These kids are always on the ball

Updated 2017-05-09 16:31:32 China Daily
Youngsters line up for instruction during weekend's Beijing tryouts for ball kids for the China Open. Provided To China Daily

Youngsters line up for instruction during weekend's Beijing tryouts for ball kids for the China Open. Provided To China Daily

After chasing down dozens of loose balls and accurately rolling them between baselines in the sweltering Beijing heat, 10-year-old Wang Siyuan finished her 30-minute tryout session drenched, but delighted.

An avid tennis fan from the age of 7, Wang knows a thing or two about serving as a ball kid - one of the jobs most coveted by young aficionados of the sport.

"Physically, it's a hard job ... but mentally, it's rewarding and fulfilling," said Wang, who hails from Ergun, Inner Mongolia autonomous region.

She was one of about 200 children tested and interviewed at the National Tennis Center during a weekend tryout hosted by the China Open and the Soong Ching Ling Foundation to select ball kids for this fall's Open.

Funded by China Life Insurance, the Open is expanding this year's ball kid tryout program to seven cities including Guangzhou, Chongqing and Nanjing, aiming to involve an estimated 10,000 applicants.

Based on assessments of agility, sprinting, communication and ball throwing, 12 candidates will be selected at each of the eight tryout camps before being brought together for further training in six key components, including ball collecting and rolling, English and a practical test.

About 30 of the 96 young campers will be assigned to serve alongside 150 older ball persons at the China Open.

"It's literally selecting one among a thousand, so the benchmark is really high. But the demand is roaring as the number of applicants keeps increasing," said China Open vice-president Liu Mingqiu.

"We expect to continue to promote the tournament and awareness of the game by further expanding the ball kid selection program."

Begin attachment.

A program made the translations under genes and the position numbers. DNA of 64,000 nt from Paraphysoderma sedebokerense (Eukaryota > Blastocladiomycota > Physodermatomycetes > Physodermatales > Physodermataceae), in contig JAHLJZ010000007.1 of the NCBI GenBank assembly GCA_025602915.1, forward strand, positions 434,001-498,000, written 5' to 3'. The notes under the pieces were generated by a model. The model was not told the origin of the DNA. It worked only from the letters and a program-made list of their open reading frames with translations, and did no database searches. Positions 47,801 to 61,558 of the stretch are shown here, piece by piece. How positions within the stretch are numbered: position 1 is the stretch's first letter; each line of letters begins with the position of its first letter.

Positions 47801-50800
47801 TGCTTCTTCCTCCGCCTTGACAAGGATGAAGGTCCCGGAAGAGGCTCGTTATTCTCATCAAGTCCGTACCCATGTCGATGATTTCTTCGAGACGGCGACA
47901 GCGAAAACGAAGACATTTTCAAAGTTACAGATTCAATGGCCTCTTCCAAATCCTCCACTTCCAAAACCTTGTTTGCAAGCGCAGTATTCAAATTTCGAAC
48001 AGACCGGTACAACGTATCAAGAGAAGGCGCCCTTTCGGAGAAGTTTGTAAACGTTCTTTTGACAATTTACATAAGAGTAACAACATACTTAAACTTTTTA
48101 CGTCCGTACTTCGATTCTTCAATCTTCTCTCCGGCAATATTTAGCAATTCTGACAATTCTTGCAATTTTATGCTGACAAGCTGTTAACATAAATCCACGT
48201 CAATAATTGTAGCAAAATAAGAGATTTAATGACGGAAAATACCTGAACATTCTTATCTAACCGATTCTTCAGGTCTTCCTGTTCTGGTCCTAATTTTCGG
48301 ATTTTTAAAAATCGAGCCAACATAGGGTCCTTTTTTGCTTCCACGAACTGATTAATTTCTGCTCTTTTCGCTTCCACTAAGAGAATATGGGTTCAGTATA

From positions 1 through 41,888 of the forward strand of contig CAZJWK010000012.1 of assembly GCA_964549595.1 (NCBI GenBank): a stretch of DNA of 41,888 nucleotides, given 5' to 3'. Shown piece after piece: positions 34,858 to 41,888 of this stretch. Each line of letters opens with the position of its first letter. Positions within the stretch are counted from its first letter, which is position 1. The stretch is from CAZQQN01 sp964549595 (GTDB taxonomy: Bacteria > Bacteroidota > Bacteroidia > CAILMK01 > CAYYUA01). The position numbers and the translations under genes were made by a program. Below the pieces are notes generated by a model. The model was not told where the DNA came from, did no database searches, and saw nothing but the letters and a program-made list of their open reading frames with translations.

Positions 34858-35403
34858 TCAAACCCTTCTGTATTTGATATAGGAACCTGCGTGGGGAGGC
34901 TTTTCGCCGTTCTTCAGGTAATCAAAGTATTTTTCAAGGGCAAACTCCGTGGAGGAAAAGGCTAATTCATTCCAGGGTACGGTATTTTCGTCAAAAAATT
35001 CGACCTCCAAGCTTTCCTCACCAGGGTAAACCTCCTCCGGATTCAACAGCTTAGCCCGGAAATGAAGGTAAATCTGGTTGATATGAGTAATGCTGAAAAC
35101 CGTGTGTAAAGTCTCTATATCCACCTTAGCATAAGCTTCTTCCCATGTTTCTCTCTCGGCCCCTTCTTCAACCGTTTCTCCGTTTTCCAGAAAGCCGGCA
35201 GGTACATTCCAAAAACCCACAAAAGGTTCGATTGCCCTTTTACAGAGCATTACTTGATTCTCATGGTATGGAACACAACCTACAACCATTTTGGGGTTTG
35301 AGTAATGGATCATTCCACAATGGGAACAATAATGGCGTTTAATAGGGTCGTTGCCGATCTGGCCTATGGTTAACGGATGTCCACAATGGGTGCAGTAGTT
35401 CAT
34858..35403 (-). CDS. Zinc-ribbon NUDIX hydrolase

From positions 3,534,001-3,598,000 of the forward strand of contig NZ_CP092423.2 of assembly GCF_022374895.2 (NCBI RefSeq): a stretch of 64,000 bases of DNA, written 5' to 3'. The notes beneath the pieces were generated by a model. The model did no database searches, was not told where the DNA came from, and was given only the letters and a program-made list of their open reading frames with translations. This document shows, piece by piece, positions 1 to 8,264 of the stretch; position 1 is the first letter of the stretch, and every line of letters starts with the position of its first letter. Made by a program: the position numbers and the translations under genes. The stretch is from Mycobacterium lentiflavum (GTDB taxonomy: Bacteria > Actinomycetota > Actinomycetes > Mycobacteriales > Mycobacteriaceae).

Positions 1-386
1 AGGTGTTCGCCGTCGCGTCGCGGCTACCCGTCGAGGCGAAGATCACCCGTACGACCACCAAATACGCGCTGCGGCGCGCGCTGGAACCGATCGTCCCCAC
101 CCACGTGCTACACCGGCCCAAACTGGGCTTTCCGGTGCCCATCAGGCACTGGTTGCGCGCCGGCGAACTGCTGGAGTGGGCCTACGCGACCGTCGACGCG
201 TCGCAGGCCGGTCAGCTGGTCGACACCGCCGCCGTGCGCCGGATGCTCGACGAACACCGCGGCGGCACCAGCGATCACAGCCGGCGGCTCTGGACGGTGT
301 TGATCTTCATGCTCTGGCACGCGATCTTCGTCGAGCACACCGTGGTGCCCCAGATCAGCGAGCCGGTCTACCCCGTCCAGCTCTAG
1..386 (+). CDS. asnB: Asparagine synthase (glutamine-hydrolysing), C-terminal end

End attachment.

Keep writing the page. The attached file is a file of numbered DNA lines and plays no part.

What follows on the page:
Parents are embracing the tryout process as a positive grind for their kids - even if most of them won't be selected.

"It helps toughen her mind and open her eyes no matter she is selected or not," said Wang Juhai, who traveled 2,000 kilometers from Inner Mongolia to Beijing with daughter Wang Siyuan.

After signing exchange agreements with the Australian Open in 2012 and the French Open in 2013, the China Open has been sending its own ball children - six to Melbourne and four to Roland Garros - to serve the biggest stars in the game. And the Grand Slam exposure has left indelible memories.

At the women's singles award ceremony of the 2013 Australian Open, runner-up Li Na wasn't the only Chinese who felt proud. Compatriot Wang Sining shared the spotlight as one of the best-performing ball kids and was officially thanked by tournament officials.

"It was the thrill of a lifetime and probably the best feeling I've ever had," said Wang, who worked both semifinals on the baseline.

Grand Slam events normally use only local recruits in deep rounds in the second week but the impressive work of Chinese kids in Melbourne earned them special accolades, said Yin Kai, director of the China Open's ball children program.

Still, working day and night, hot or cold, for at least one week takes a toll on the youngsters - not to mention occasionally bearing the brunt of a star's bad temper.

During a tight match against South African Kevin Anderson at Wimbledon in 2015, then world No 1 Novak Djokovic brought a ball girl to the verge of tears when he unleashed an emotional tirade.

"You have to stay alert, be smart and pay attention to details every second on court, otherwise you might cause troubles," said Liu Shu, one of the six Chinese ball kids at this year's Australian Open.

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